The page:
The web is full of “creative content”, the vast majority of which we’d consider a failure. The content is generally well designed and mildly interesting, yet it receives zero traction in terms of social shares, links / citations or republications of any form. Creating worthy content is difficult and time consuming but there are some incredibly common pitfalls.
“Build it and they will come” mentality
Unbelievably, this still exists around creative content (and the web in general!). Unless you are a serious brand with a large social following, you are going to publish a piece of content and it is just going to sit there on your HUB / blog / dedicated content section. Best case scenario is that it might eventually begin to attract some organic traffic but it is far more likely to just sit there, very lonely, doing nothing!
A lot of content is destined to fail before it even begins, purely because the idea itself is inherently poor. It might be exciting to the author / researcher, but not to anybody else. It might have been a “funny” idea at the time. It might be a good idea, but unfortunately it is something which 15 other companies have thought of and executed well, thus making it a bad idea. It could be an idea which has zero relevance to the actual company, but sounds good in a brainstorming session. How often do you come across some content that leaves you thinking, “This is a little bit random”?
Poor Quality Content
You could have the best idea in the world, but if the content itself is weak then the piece will fail. Weakness could come in the form of poor research, lack of interest, lack of quirkiness, use of poor sources, failed humour, poor layouts, limited content length etc. The big trap we see many companies falling into is not vetting the idea properly for viability before signing it off. This often means that somebody is left with the “great idea” which is actually incredibly difficult to research due to lack of information on the topic, therefore the idea warps away from the original idea into a muddled and generally weak piece.
No Targeted Audience
An incredibly basic fundamental which seems to get missed far too frequently. A target audience needs to be incredibly specific as opposed to “lifestyle bloggers” or the “auto community”. There are many branches of each and the more specific you are, the greater the chances of success.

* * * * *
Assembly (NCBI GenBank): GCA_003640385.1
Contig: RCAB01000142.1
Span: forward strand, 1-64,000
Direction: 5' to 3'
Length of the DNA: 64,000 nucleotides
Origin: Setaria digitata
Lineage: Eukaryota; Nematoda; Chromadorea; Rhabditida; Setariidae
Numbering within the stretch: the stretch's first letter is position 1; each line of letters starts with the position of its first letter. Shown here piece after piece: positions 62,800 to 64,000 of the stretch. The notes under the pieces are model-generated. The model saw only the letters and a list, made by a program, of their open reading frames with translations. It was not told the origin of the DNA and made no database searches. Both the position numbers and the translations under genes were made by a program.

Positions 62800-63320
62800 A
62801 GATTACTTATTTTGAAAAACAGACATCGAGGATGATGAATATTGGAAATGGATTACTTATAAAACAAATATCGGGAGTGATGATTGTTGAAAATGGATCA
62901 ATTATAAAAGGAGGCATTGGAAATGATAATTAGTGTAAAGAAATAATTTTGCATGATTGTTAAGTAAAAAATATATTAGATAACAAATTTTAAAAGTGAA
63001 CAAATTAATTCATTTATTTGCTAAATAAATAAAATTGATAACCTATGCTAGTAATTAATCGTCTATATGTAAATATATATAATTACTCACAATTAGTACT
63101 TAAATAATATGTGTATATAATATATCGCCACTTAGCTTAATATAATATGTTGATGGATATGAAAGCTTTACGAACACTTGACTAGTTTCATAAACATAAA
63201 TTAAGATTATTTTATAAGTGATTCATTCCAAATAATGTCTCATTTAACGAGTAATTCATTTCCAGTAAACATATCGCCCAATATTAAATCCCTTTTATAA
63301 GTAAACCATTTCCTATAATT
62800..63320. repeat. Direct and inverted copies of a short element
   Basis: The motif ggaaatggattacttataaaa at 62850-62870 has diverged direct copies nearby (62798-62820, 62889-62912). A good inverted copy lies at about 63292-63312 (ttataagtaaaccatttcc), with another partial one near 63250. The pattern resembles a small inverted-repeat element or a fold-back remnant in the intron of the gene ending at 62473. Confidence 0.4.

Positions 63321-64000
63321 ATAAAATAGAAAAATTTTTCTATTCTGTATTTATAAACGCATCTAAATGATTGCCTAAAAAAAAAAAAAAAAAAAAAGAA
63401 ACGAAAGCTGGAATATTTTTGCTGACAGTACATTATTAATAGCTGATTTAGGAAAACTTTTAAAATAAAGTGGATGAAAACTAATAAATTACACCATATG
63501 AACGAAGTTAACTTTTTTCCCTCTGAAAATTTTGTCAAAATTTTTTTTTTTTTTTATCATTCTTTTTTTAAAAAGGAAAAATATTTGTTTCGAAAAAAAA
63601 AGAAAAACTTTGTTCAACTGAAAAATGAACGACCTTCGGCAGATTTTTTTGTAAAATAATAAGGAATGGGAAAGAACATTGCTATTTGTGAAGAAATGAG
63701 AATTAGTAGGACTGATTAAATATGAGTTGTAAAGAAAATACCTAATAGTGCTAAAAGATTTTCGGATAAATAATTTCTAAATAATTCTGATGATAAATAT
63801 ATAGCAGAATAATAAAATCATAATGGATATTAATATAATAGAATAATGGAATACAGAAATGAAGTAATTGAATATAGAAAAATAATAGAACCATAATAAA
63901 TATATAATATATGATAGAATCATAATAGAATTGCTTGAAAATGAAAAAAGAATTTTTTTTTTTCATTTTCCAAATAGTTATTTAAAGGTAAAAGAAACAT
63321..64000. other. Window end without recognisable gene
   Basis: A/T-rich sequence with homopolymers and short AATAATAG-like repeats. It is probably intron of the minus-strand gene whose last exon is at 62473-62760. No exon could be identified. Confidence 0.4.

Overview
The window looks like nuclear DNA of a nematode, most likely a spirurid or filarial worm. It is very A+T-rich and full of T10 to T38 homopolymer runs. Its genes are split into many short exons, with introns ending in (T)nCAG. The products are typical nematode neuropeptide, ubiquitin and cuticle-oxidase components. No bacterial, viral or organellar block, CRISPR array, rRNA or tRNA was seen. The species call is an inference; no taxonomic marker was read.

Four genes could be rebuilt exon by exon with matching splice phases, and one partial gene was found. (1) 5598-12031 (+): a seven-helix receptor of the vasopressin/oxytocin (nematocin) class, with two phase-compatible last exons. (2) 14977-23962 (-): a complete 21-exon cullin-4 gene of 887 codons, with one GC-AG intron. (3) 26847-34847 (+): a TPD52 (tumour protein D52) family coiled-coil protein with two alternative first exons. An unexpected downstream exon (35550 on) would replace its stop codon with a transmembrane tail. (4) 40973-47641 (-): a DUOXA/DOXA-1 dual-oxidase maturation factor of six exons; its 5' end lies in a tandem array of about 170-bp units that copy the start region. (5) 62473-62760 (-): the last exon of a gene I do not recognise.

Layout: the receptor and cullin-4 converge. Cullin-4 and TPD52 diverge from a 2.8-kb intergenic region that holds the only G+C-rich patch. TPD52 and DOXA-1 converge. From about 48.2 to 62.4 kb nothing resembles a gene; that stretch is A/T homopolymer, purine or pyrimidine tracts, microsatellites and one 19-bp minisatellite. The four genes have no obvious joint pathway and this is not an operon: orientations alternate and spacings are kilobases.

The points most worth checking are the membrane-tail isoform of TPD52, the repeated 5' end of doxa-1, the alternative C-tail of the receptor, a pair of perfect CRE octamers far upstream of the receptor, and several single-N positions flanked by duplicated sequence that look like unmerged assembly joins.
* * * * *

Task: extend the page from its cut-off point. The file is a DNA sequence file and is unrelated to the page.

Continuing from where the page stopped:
Poor Understanding of Target Audience
This is crucial and arguably the biggest reason for failed content in this list. Understanding a community is critical to the content’s success. Approaching mommy bloggers? The content better be amazing or they will be expecting payment. Approaching high-end interior design bloggers? Don’t. The understanding of exactly what motivates, inspires and interests the specific audience is key. A high-end interior design site that focuses on the latest amazing modern inspiring interiors is unlikely to republish your infographic on “How To Build a Chair for £15”.
Poor design will kill what could have been the best piece of content in the world. Poor layouts, use of imagery, poor structure, poor typeface, poor data visualization and the wrong graphs being used are common issues. If your content is difficult to digest, it’s going to flop.
Quantity Over Quality
“Churning” content is an easy trap to fall into. Creating content to tick a box in the overall marketing plan or just “because we had spare budget” is a sure way to fail. Ten pieces of content might look good to the uninformed purely because it is tangible, however, could that time have been spent more effectively producing just 2 pieces that are of a much higher quality?
We often come across companies who have spent a small fortune and months researching and designing a really nice piece of content, and then spend a few days trying to push the content out or promote it in any way shape or form. If the piece does not get instant traction, they will write it off (despite the huge investment) and move straight onto the next piece. Everything is always going swimmingly well in the content creation process until the outreach begins, only to find that nobody actually cares. As Mike Tyson once put it…..